By Dianna Young
The call came in about noon, and the caller turned out to be an official at a nearby county jail. A felon had escaped, he said, and he wanted to know if we would help round the escapee up.
This happened when I lived in West Virginia, where I was attending a school that trains dog trainers. Residing at the school was one of the most talented bloodhounds in that entire section of the Appalachians, and it was this dog’s help that the caller really sought.
The next thing I knew I was out in the West Virginia hills huffing and puffing up a steep ridge behind that amazing dog, which was snuffling her hound-dog heart out, hot on the trail of the former prisoner. I figured it was only a matter of minutes until she and I had this guy up a tree.
That, however, was before we reached the top of the ridge. Because when we did, that old girl stopped dead in her tracks. She melted into what we call “passive immobility,” and refused to take another step. Forget about the prisoner’s trail. Forget about the prisoner, in fact. She had lost him for good.
The reason? A herd of harmless cows that stood gazing dully at us from just over the brow of the hill. This phenomenal bloodhound never had seen cows before, it turned out, and her first encounter with them had just overwhelmed her.
A dog trainer would tell you that that bloodhound had not been socialized to cows, and my experience offers a good example of why it’s so important to socialize your pup properly to as many things as possible while you have the chance.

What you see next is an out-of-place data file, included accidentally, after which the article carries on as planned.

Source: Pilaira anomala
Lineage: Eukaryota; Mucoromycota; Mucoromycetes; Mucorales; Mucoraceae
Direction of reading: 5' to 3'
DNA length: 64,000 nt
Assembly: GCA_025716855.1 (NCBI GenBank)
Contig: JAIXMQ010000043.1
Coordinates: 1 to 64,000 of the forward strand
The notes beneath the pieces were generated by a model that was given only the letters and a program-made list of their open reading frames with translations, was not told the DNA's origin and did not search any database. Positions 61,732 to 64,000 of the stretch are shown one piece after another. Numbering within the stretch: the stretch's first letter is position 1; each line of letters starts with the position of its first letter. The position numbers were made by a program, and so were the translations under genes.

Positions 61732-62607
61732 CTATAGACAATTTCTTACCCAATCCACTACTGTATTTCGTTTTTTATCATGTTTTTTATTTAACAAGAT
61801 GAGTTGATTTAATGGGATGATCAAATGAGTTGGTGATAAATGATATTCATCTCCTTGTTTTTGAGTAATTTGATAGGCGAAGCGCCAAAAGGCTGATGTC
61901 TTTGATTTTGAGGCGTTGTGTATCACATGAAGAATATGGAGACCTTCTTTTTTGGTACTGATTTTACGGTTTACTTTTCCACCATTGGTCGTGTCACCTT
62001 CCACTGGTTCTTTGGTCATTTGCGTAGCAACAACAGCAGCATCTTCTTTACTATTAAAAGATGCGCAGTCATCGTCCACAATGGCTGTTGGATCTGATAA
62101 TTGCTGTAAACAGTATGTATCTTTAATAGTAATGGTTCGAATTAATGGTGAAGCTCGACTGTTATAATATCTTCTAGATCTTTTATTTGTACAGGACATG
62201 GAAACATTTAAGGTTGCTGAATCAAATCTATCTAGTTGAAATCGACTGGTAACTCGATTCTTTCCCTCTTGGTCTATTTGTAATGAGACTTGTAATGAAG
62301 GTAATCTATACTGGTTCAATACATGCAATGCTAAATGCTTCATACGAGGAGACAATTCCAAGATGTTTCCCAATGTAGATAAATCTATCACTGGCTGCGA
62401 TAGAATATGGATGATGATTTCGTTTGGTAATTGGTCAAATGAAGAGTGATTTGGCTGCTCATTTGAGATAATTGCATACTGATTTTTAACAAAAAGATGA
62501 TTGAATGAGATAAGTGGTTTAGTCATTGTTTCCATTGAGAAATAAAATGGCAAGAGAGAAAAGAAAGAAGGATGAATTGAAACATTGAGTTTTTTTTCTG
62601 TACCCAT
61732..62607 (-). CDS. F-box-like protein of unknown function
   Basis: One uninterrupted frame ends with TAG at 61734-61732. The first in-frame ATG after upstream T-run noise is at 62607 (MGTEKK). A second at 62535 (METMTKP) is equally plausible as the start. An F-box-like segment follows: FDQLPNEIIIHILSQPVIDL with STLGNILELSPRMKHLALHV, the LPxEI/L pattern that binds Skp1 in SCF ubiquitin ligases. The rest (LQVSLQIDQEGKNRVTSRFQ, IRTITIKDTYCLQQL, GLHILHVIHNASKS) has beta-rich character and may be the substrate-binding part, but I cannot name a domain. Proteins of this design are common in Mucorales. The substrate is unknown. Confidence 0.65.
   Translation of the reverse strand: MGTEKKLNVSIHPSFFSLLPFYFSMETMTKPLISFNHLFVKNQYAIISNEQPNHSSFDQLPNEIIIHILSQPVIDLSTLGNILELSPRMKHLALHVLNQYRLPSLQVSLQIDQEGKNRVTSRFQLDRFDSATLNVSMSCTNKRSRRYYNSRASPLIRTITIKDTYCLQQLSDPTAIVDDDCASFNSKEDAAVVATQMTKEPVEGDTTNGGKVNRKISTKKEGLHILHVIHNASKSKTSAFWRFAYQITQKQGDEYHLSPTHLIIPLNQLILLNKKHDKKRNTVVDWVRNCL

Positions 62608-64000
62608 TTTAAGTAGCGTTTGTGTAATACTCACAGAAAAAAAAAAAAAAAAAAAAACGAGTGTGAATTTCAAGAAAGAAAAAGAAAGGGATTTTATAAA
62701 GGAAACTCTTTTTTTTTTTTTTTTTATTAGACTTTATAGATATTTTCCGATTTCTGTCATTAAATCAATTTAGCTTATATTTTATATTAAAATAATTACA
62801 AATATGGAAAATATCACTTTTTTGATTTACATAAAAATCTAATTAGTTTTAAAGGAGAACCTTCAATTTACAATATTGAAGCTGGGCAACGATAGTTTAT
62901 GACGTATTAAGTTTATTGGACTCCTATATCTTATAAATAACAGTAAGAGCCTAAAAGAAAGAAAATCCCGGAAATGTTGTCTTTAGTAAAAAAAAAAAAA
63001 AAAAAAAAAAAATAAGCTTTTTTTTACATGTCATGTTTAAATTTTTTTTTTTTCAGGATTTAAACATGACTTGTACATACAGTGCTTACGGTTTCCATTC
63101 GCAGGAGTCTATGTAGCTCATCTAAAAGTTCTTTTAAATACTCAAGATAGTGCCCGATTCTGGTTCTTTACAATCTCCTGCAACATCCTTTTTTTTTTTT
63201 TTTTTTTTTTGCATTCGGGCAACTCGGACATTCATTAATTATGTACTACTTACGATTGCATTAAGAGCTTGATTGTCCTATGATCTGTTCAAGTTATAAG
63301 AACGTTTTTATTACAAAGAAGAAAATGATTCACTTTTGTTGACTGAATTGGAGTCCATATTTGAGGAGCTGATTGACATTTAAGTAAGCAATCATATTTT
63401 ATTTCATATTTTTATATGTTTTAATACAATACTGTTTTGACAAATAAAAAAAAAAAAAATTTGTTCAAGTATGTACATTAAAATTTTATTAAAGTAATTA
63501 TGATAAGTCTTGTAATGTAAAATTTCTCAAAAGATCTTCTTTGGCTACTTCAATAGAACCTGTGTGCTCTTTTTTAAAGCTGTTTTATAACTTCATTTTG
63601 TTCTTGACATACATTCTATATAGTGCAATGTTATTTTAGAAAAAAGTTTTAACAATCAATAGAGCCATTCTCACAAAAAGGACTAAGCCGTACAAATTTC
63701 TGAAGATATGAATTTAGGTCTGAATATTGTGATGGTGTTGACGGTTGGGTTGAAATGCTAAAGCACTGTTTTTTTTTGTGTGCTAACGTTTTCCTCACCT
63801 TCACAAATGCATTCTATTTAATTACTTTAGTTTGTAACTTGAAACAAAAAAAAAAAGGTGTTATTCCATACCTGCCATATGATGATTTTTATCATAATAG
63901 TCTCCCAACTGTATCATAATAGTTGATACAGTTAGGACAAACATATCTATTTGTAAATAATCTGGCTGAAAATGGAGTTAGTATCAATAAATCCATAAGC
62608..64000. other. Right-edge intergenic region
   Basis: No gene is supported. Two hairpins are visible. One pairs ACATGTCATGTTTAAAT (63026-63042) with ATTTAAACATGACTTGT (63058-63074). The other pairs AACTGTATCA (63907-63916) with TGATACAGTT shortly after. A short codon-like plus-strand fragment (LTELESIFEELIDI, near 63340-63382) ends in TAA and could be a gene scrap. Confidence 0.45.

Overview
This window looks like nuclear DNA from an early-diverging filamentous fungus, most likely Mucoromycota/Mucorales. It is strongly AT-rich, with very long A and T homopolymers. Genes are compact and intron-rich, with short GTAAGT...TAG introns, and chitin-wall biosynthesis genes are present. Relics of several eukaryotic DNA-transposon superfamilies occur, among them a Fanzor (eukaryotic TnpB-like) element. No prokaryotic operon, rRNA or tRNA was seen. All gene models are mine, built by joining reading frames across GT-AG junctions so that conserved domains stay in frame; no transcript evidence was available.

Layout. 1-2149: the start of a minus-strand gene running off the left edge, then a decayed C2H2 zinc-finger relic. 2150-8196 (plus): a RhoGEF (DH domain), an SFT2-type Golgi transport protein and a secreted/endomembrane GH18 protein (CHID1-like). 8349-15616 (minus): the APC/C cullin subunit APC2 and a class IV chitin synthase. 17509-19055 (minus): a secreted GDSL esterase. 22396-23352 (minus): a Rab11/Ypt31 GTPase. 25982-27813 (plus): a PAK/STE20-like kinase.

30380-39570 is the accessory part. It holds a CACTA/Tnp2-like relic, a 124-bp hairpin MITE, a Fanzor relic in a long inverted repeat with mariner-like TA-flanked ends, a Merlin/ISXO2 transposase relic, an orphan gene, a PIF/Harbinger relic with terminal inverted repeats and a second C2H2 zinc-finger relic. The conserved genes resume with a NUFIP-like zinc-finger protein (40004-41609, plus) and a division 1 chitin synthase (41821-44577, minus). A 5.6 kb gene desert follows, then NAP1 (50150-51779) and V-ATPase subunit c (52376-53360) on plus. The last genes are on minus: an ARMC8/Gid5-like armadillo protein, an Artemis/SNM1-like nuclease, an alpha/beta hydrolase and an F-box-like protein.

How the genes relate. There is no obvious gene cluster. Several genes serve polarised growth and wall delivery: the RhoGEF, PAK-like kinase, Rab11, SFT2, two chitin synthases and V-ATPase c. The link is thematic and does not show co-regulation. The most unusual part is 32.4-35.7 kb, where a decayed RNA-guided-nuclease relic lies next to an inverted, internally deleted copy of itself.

Socialization is the act of introducing your pup to situations and experiences, and teaching him or her to deal with them in a calm and confident manner. It is the foundation for any dog’s life, whether he’s a service dog, a hunting dog or a companion animal. Socialization is the imprinting on his mind of resource material that he will use throughout his 14 or so years of existence.
You won’t have long to do the job right, either; only a little more than two months. The critical socialization period for any dog is the 63 days of its life between seven weeks and 16 weeks of age. This is the period when socialization will leave the strongest imprint. The window starts to close rapidly after 16 weeks, and although your pup still will be able to receive information, it will not do so as readily or as effectively.
What are the things to which you want to introduce your dog during this impressionable period? Everything you can think of. Introduce him to people, to other dogs, to farm animals and wildlife, to noise and confusion.
In my next column, I’ll discuss ways to do this.
Dianna Young is a certified, professional dog trainer and canine behaviorist from Camano Island, where she operates Camano Island Kennels Dog Boarding and Training Facility. She can be reached at (360) 387-DOGS or at firstname.lastname@example.org. Her web site address is http://www.camanoislandkennels.com. Or visit us at facebook.